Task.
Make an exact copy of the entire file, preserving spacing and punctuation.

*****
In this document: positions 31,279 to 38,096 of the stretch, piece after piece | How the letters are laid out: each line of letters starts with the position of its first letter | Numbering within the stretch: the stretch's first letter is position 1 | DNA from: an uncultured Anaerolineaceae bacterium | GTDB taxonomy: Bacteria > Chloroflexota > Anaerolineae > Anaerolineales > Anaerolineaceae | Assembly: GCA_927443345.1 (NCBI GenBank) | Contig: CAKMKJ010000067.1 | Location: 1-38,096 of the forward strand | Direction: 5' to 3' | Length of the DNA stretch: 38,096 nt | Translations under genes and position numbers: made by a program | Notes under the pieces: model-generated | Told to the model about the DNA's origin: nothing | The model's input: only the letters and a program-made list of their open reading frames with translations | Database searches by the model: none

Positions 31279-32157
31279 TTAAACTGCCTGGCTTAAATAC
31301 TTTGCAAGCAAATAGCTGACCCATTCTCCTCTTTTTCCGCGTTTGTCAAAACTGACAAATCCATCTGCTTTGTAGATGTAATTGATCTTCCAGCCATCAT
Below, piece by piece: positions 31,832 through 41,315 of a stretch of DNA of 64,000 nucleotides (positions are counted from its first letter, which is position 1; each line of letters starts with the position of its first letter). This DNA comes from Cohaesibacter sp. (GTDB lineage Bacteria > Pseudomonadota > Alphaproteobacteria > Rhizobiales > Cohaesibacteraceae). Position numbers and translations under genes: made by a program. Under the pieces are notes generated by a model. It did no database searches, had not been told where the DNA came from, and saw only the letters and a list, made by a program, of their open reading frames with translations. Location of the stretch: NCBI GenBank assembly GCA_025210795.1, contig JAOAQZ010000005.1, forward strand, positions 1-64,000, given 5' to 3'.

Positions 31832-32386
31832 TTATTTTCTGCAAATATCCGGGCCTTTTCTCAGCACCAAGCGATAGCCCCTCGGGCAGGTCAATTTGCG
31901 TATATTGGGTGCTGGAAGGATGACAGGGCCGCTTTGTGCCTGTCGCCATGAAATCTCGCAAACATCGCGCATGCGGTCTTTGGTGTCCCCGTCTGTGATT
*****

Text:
In this document: positions 31,279 to 38,096 of the stretch, piece after piece | How the letters are laid out: each line of letters starts with the position of its first letter | Numbering within the stretch: the stretch's first letter is position 1 | DNA from: an uncultured Anaerolineaceae bacterium | GTDB taxonomy: Bacteria > Chloroflexota > Anaerolineae > Anaerolineales > Anaerolineaceae | Assembly: GCA_927443345.1 (NCBI GenBank) | Contig: CAKMKJ010000067.1 | Location: 1-38,096 of the forward strand | Direction: 5' to 3' | Length of the DNA stretch: 38,096 nt | Translations under genes and position numbers: made by a program | Notes under the pieces: model-generated | Told to the model about the DNA's origin: nothing | The model's input: only the letters and a program-made list of their open reading frames with translations | Database searches by the model: none

Positions 31279-32157
31279 TTAAACTGCCTGGCTTAAATAC
31301 TTTGCAAGCAAATAGCTGACCCATTCTCCTCTTTTTCCGCGTTTGTCAAAACTGACAAATCCATCTGCTTTGTAGATGTAATTGATCTTCCAGCCATCAT
Below, piece by piece: positions 31,832 through 41,315 of a stretch of DNA of 64,000 nucleotides (positions are counted from its first letter, which is position 1; each line of letters starts with the position of its first letter). This DNA comes from Cohaesibacter sp. (GTDB lineage Bacteria > Pseudomonadota > Alphaproteobacteria > Rhizobiales > Cohaesibacteraceae). Position numbers and translations under genes: made by a program. Under the pieces are notes generated by a model. It did no database searches, had not been told where the DNA came from, and saw only the letters and a list, made by a program, of their open reading frames with translations. Location of the stretch: NCBI GenBank assembly GCA_025210795.1, contig JAOAQZ010000005.1, forward strand, positions 1-64,000, given 5' to 3'.

Positions 31832-32386
31832 TTATTTTCTGCAAATATCCGGGCCTTTTCTCAGCACCAAGCGATAGCCCCTCGGGCAGGTCAATTTGCG
31901 TATATTGGGTGCTGGAAGGATGACAGGGCCGCTTTGTGCCTGTCGCCATGAAATCTCGCAAACATCGCGCATGCGGTCTTTGGTGTCCCCGTCTGTGATT